Everything you need to lose belly fat, reduce bloat, and get a flatter stomach—without straight-up dieting.
Drink Alcohol and Still Lose Weight
The liver processes alcohol before other carbs and protein, and the sheer presence of alcohol in the body slows fat burning, says Diane Henderiks, R.D., personal chef and founder of Dish with Diane. You can still hit happy hour, though. Just stick to one drink a day—that’s 5 ounces of wine, 12 ounces of beer, or 1 ounce of a spirit. (Try these low-alcohol cocktails for a healthier buzz.)
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Chill the ^*&% Out
Anxiety produces extra cortisol, the hormone that encourages the body to store fat—particularly in the abdominal region. Practicing deep-breathing exercises has been known to help alleviate stress levels, so hit the “pause” button in your mind every hour and take five to 10 deep-belly breaths, inhaling for five counts and exhaling for 10 counts.
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Eating too little will force your body into starvation mode, which will cause it to store added fat for energy (out of fear of not being fed) rather than burning fat and keeping your belly taut, Henderiks says.
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Keep Cardio in Check
Muscle is more metabolically active than fat, which means the more you have, the faster your metabolism is and the more calories you burn all day long—all key for a whittled middle. Resistance training builds this quality lean muscle, so do two to three total-body strength sessions a week, says Tom Holland, exercise physiologist and author of Beat the Gym: Personal Trainer Secrets Without the Personal Trainer Price Tag. For fat-melting cardio, all you need to do is your weight, he adds: If you weigh 145 pounds, do 145 minutes a week, broken up however fits into your schedule—say, 60 minutes on Saturday, 45 on Tuesday, and 40 on Thursday.
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Go for Whole Grains
In a Penn State study, dieters who ate whole instead of refined grains lost more fat from around their midsections. And Tufts University researchers reported that people who included three servings of whole grainsand less than one serving of refined carbs daily had 10 percent less visceral fat than those who didn’t follow this diet. (You might be surprised how many carbs you should eat per day.)
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Work Every Angle
When doing an abs circuit, think about all three planes of motion, says celebrity trainer Gunnar Peterson, who works with Sofia Vergara, Kim Kardashian, and Vanessa Lachey: Try crunches and reverse crunches to hit your sagittal (front to back and up and down) plane, standing side bends for frontal (side-to-side) movement, and chops or twists for transverse (rotational) action. This will help challenge and therefore define your abs.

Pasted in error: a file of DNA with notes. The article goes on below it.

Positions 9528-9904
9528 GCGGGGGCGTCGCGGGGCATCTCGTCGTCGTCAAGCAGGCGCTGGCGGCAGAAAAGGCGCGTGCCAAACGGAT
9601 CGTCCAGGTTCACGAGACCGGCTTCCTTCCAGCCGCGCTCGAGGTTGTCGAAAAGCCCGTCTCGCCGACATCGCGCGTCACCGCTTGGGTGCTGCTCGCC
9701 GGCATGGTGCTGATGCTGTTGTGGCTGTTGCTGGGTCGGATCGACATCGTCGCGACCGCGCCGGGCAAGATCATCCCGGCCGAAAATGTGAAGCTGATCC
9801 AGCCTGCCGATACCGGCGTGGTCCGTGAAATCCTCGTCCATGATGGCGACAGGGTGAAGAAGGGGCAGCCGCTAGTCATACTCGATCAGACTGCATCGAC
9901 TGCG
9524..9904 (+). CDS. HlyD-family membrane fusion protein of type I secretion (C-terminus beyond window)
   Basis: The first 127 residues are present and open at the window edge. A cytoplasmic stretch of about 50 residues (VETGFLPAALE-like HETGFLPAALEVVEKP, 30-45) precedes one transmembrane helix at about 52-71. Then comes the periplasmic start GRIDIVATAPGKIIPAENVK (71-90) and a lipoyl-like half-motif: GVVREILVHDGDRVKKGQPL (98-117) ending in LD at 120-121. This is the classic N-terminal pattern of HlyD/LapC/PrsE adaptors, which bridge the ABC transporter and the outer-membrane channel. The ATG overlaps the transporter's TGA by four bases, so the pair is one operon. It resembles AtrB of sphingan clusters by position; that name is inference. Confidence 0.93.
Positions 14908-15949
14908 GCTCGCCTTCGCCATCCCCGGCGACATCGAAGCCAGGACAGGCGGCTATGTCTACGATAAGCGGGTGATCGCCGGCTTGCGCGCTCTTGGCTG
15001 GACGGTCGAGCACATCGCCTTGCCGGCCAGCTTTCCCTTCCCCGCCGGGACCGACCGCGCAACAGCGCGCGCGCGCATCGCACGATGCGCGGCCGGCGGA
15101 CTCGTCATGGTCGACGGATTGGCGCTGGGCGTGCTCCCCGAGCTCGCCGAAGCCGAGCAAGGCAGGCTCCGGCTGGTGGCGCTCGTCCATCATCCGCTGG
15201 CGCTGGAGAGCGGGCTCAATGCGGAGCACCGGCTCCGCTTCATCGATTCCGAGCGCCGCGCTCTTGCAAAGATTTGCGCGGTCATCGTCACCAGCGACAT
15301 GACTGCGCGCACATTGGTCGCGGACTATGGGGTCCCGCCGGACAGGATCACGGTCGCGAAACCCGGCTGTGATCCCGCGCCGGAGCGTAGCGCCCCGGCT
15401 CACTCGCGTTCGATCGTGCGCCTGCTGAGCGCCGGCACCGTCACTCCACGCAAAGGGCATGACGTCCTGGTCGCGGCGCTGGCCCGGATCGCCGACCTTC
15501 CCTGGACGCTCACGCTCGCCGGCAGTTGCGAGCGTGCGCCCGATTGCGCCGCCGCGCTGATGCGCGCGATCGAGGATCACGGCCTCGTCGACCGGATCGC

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Multiple studies show that EGCG, an antioxidant in green tea, helps boost metabolism and may specifically target abdominal fat. Most research has used high doses of tea, but even if you can’t manage to guzzle gallons, any amount is beneficial.
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Not only can a lack of zzz’s slow your metabolism, but a 2012 study also showed that people who were sleep-deprived had subcutaneous fat cells (the ones right below your skin) that were more insulin resistant, which can lead to weight gain, says Patricia Bannan, R.D., author of Eat Right When Time Is Tight.
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Hit the Herb Rack
Ginger, peppermint, and chamomile seem to aid in digestion and may reduce bloating, Henderiks says. If you don’t like herbal tea, snack on pineapple—it contains bromelain, an enzyme that appears to do the same.
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Watch the Sugar
Research shows the average American eats about 20 teaspoons of sugar daily, often hidden in processed foods, including “healthy” ones such as yogurt, frozen dinners, sauces, and salad dressings. Twenty teaspoons adds up to 325 empty calories a day. Insulin production increases with sugar intake, which can slow your metabolism, making it harder to burn those empty calories. Read labels and try to reduce your intake as much as possible.
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